Manage episode 274887880 series 2809629
Many scholars use the interwar period as a cautionary tale of democratic breakdown and collapse, but it was also a period of remarkable democratic stability in an age of crisis. Agnes Cornell and Svend-Eric Skaaning join your host, Justin Kempf, to discuss the first era of widespread democratization, the interwar period. The conversation focuses on their research and discusses some specific examples from this period including Denmark, Uruguay, and Czechoslovakia.
Political science typically aims to make sense of recent world events. But there are many scholars who approach historical events from a perspective of comparative politics. The book Democratic Stability in an Age of Crisis: Reassessing the Interwar Period is a work of comparative politics, but it will capture the imagination of historians and political scientists alike because the lessons from this period help make sense of events in our own time.
Agnes Cornell is Associate Professor of Political Science, University of Gothenburg. Svend-Eric Skaaning is Professor of Political Science, Aarhus University. Along with Jørgen Møller they are the authors of Democratic Stability in an Age of Crisis: Reassessing the Interwar Period from Oxford University Press.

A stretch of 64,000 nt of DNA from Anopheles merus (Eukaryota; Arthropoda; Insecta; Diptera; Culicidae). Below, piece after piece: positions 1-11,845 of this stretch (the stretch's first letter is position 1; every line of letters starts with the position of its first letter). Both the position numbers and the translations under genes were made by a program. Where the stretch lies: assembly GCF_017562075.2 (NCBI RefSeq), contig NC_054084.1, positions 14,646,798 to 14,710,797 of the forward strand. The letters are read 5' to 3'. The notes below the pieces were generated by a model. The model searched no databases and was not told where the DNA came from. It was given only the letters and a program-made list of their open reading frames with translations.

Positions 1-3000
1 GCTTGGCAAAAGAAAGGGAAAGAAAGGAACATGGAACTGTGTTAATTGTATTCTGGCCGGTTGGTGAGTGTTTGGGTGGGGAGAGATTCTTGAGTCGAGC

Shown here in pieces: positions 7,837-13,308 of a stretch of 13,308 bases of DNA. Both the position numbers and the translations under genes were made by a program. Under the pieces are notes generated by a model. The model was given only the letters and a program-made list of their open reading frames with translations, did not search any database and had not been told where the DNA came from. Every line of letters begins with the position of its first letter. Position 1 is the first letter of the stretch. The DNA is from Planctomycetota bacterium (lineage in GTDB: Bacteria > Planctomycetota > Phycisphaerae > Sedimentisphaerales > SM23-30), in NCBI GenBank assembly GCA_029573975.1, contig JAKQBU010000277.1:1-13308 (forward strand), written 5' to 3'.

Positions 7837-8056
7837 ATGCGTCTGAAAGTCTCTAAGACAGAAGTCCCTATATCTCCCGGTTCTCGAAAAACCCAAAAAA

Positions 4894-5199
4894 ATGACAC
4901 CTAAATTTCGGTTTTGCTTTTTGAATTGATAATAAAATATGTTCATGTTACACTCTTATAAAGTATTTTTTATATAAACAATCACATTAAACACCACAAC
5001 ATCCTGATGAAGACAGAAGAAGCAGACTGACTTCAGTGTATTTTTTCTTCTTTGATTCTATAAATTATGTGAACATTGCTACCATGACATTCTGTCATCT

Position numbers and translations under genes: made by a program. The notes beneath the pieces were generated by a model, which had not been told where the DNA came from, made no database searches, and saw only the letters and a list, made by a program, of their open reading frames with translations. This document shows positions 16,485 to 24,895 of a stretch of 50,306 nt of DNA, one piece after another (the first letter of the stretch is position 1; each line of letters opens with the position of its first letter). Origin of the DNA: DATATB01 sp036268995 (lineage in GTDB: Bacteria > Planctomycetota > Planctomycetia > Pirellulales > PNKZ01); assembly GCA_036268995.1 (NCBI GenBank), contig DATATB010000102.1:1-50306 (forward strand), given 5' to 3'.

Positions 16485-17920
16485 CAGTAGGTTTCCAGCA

Thanks to Apes of the State for permission to use their tracks "The Internet Song" and "Plate Glass Apology. You can find their music on Spotify or their Bandcamp. Thanks to Oxford University Press who has made many volumes available to me during the pandemic.
Take the time to visit my blog at www.democracyparadox.com. I have written 70 reviews of both classic and contemporary works of political science with an emphasis on democracy. This week I reviewed Carl Schmitt's The Crisis of Parliamentary Democracy. It is a great companion to understand the political thought during the interwar period. Please visit the website and read my book reviews. And don't forget to subscribe to keep up with future episodes.